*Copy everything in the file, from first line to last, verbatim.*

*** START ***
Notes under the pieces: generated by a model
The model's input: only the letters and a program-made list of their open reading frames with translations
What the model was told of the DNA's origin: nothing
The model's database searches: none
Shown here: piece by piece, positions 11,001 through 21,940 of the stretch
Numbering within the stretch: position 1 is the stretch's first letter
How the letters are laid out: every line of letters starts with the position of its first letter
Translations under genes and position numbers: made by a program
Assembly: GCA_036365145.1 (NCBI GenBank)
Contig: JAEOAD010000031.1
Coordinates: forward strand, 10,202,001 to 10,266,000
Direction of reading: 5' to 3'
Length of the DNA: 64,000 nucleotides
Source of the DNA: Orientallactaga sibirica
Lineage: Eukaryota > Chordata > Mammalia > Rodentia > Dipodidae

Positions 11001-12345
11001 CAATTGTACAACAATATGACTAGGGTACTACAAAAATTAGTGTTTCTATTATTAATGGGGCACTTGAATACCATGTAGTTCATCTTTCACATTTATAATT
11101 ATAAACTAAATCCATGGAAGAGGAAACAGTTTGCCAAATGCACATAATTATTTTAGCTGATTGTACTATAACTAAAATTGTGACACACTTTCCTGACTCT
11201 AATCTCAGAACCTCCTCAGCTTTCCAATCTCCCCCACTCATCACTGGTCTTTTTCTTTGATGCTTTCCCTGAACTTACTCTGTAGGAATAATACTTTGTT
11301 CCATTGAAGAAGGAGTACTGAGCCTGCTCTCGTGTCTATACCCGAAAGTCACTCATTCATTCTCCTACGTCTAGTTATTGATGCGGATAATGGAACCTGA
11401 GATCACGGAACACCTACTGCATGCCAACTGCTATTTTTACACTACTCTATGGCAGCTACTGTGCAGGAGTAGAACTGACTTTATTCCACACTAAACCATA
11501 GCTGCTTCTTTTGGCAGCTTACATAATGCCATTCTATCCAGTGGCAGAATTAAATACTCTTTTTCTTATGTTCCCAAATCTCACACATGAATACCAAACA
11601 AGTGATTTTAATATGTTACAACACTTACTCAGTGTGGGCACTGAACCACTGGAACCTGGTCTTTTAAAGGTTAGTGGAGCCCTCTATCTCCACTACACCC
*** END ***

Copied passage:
Notes under the pieces: generated by a model
The model's input: only the letters and a program-made list of their open reading frames with translations
What the model was told of the DNA's origin: nothing
The model's database searches: none
Shown here: piece by piece, positions 11,001 through 21,940 of the stretch
Numbering within the stretch: position 1 is the stretch's first letter
How the letters are laid out: every line of letters starts with the position of its first letter
Translations under genes and position numbers: made by a program
Assembly: GCA_036365145.1 (NCBI GenBank)
Contig: JAEOAD010000031.1
Coordinates: forward strand, 10,202,001 to 10,266,000
Direction of reading: 5' to 3'
Length of the DNA: 64,000 nucleotides
Source of the DNA: Orientallactaga sibirica
Lineage: Eukaryota > Chordata > Mammalia > Rodentia > Dipodidae

Positions 11001-12345
11001 CAATTGTACAACAATATGACTAGGGTACTACAAAAATTAGTGTTTCTATTATTAATGGGGCACTTGAATACCATGTAGTTCATCTTTCACATTTATAATT
11101 ATAAACTAAATCCATGGAAGAGGAAACAGTTTGCCAAATGCACATAATTATTTTAGCTGATTGTACTATAACTAAAATTGTGACACACTTTCCTGACTCT
11201 AATCTCAGAACCTCCTCAGCTTTCCAATCTCCCCCACTCATCACTGGTCTTTTTCTTTGATGCTTTCCCTGAACTTACTCTGTAGGAATAATACTTTGTT
11301 CCATTGAAGAAGGAGTACTGAGCCTGCTCTCGTGTCTATACCCGAAAGTCACTCATTCATTCTCCTACGTCTAGTTATTGATGCGGATAATGGAACCTGA
11401 GATCACGGAACACCTACTGCATGCCAACTGCTATTTTTACACTACTCTATGGCAGCTACTGTGCAGGAGTAGAACTGACTTTATTCCACACTAAACCATA
11501 GCTGCTTCTTTTGGCAGCTTACATAATGCCATTCTATCCAGTGGCAGAATTAAATACTCTTTTTCTTATGTTCCCAAATCTCACACATGAATACCAAACA
11601 AGTGATTTTAATATGTTACAACACTTACTCAGTGTGGGCACTGAACCACTGGAACCTGGTCTTTTAAAGGTTAGTGGAGCCCTCTATCTCCACTACACCC